By himself in the street, Mosca says he’s afraid he’ll fall in love with himself and his talents, because his ruses are so successful. He feels whimsy in his blood, and wonders how success has made him feel this way, since he feels like he could jump out of his skin. He says parasites are sent from heaven, and he wonders why his craft is not an academic subject. Everything in the world, he says, is essentially a parasite or a sub-parasite. He doesn’t mean homeless people or beggars, or people who make their living by only flattering others. Instead, he means those who (like him) can nimbly jump from role to role, be anywhere at once and work well in all conditions. Such a person has the “art born with him.” He doesn’t struggle to learn it, but he practices it and builds the skill from his excellent nature. These people are the true parasites, and the others are just clowns.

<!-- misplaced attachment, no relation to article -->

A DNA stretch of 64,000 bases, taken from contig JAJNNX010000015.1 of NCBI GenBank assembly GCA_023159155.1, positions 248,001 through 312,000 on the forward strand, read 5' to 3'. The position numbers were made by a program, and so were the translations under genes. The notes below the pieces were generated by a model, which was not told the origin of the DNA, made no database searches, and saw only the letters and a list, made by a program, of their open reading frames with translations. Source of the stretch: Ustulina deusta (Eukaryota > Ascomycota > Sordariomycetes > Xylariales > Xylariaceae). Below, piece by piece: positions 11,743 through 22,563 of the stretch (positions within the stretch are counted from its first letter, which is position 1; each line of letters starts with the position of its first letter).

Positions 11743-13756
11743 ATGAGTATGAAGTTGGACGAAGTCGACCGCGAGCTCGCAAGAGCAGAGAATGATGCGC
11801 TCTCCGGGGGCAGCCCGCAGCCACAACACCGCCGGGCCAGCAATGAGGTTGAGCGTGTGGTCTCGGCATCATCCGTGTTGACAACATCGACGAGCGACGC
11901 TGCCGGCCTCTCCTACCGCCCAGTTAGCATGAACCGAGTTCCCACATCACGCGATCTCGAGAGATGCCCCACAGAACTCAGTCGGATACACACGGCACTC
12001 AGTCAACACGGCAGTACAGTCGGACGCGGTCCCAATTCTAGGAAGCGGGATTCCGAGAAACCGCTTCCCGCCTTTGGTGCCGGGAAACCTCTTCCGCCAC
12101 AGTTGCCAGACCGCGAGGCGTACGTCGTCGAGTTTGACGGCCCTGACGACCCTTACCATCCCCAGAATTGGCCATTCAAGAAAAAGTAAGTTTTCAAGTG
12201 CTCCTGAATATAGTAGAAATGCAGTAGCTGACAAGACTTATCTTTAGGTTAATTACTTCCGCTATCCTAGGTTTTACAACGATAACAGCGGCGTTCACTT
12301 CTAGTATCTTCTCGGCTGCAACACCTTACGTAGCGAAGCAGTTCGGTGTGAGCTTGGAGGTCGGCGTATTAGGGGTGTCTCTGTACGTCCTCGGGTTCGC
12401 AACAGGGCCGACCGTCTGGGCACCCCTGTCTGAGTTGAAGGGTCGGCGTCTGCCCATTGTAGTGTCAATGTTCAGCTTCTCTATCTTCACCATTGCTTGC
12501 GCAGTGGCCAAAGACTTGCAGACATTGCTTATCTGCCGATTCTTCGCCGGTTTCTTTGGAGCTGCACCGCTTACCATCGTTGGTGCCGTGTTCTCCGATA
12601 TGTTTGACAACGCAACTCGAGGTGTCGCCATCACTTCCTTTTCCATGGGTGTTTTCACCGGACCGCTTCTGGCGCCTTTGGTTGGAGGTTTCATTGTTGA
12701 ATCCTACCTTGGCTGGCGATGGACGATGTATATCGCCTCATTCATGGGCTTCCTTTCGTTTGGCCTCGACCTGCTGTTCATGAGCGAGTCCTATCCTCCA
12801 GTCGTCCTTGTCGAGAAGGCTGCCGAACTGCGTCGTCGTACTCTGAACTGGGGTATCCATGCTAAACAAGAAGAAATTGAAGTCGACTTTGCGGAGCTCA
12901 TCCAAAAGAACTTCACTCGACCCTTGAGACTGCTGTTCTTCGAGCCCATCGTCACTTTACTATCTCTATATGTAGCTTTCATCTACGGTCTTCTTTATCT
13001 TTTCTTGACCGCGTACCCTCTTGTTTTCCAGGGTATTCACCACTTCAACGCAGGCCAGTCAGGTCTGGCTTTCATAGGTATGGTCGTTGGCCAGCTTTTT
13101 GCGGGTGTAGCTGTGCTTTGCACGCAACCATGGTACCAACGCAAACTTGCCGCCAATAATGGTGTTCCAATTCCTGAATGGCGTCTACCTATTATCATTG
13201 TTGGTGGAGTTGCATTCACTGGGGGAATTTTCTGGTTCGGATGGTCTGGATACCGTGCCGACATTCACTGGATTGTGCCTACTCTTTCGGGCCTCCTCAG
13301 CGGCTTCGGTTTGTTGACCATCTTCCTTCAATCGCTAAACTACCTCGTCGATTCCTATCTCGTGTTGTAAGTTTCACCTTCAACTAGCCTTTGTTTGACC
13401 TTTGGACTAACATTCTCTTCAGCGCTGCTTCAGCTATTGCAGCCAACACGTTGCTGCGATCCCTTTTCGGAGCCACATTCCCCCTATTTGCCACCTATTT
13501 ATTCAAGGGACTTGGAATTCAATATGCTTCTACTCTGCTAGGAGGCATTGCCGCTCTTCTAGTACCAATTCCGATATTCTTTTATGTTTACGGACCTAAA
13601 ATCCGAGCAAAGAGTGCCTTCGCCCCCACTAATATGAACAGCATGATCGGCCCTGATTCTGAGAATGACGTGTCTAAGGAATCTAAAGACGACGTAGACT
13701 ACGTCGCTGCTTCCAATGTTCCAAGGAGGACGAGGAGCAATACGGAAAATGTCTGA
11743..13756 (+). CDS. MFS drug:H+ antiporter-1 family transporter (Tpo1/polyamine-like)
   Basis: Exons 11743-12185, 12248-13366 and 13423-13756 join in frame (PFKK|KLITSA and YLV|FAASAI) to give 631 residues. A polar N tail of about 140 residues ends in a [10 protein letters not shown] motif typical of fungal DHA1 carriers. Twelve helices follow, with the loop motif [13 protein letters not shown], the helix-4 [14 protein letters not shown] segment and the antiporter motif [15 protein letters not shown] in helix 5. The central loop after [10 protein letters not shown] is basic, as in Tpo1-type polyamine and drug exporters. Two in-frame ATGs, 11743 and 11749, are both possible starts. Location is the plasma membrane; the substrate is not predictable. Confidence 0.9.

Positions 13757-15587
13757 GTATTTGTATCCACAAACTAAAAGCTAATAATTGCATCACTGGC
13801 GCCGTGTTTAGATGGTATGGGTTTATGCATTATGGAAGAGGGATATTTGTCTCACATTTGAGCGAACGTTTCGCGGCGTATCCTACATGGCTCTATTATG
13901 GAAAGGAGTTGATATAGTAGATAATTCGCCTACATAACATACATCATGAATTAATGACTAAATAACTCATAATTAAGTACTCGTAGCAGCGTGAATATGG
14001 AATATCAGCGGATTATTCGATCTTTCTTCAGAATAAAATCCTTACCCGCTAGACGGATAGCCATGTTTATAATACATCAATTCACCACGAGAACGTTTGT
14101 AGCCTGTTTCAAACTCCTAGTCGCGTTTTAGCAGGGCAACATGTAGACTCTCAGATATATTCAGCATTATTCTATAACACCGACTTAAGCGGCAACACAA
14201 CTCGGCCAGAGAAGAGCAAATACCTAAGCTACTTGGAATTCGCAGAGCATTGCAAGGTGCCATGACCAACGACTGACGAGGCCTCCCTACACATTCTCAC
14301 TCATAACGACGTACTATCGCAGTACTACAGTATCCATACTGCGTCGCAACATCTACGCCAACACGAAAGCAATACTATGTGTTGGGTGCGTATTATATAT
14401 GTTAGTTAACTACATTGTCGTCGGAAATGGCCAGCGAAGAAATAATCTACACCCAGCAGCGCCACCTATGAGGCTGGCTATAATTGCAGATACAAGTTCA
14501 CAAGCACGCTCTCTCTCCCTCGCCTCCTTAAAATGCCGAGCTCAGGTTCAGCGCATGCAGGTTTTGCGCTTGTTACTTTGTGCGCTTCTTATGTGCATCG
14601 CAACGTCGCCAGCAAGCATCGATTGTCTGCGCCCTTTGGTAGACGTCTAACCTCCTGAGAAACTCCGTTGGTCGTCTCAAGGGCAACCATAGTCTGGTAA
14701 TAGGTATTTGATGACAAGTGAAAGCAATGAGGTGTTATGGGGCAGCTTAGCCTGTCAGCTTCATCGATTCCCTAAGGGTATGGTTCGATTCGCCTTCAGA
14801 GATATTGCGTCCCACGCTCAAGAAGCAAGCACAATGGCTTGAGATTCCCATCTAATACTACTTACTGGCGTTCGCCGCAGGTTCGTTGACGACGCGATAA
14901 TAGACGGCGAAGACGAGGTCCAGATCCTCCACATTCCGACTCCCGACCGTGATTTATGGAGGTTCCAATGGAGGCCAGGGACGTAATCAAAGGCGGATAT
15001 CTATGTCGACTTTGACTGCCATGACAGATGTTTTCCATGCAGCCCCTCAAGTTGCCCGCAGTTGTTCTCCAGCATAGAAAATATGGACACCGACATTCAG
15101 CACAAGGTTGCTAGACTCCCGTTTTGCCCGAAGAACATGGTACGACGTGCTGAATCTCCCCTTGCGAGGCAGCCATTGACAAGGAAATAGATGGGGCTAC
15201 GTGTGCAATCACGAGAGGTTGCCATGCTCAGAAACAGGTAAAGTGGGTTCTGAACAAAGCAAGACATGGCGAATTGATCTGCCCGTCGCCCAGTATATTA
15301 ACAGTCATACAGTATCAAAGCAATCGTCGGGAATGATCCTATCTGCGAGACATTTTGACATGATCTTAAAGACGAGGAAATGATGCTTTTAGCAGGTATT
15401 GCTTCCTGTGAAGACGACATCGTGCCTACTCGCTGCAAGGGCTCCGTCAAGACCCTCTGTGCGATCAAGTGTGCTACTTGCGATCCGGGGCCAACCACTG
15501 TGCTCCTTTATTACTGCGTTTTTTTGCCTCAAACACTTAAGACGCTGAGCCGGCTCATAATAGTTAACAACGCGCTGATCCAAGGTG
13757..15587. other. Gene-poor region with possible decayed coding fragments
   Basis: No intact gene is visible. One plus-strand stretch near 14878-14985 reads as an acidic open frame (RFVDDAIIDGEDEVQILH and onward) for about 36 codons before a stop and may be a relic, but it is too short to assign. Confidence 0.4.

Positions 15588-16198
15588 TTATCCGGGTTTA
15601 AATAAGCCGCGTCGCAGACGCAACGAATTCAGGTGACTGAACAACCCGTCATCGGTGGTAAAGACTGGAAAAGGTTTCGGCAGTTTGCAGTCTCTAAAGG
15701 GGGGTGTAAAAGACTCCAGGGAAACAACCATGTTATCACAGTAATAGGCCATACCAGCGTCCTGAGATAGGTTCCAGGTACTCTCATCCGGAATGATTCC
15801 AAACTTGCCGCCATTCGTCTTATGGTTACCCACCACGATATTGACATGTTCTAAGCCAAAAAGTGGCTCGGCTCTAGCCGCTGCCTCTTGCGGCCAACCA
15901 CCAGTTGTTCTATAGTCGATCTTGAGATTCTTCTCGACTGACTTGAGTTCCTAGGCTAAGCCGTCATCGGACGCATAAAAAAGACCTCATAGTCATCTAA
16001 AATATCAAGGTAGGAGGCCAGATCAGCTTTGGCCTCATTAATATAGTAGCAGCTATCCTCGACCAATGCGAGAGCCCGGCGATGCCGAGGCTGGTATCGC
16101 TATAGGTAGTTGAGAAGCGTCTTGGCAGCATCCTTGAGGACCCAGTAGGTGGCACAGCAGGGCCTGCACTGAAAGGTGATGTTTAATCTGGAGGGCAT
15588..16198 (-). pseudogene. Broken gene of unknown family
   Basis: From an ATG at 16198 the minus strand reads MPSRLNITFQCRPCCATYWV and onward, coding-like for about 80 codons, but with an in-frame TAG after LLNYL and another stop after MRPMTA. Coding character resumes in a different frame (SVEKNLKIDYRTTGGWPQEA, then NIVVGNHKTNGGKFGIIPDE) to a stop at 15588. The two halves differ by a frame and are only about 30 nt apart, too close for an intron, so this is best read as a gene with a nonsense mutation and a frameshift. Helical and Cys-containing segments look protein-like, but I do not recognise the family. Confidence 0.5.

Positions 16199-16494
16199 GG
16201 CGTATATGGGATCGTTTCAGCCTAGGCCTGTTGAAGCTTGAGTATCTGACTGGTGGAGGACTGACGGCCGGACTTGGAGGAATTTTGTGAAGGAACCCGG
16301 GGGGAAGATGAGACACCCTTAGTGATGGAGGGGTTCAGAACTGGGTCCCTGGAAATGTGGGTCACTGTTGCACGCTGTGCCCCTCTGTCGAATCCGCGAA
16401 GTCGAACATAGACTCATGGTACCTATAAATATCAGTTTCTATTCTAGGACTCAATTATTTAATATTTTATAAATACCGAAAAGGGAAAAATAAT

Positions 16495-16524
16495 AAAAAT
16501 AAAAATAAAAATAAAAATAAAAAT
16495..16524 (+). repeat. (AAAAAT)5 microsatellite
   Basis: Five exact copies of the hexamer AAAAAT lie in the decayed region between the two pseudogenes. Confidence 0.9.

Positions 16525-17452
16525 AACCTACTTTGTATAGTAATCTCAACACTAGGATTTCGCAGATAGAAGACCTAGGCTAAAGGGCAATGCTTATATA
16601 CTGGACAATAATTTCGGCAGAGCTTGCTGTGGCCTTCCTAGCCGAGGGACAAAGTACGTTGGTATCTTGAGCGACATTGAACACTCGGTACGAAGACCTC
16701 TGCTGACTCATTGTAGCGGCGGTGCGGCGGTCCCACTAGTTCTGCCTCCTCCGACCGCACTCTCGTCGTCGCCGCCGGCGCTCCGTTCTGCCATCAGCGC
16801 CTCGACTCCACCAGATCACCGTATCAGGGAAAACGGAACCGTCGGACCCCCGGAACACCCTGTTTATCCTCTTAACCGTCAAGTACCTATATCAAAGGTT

Mosca grows more and more confident and independent in the course of the play, and here he seems to be overtaken (corrupted) by his own sense of accomplishment and excellence. Mosca believes the world order is made up of people like him, all living off of one another, but for him parasitism isn’t just about money. Instead, he (like Jonson in the opening) values those with theatrical skills and the ability to adapt seamlessly. The greatest parasite and greatest people, according to Mosca, are actors who are born with the art and language inside of them. It’s an interesting declaration—does Jonson consider himself to be a parasite?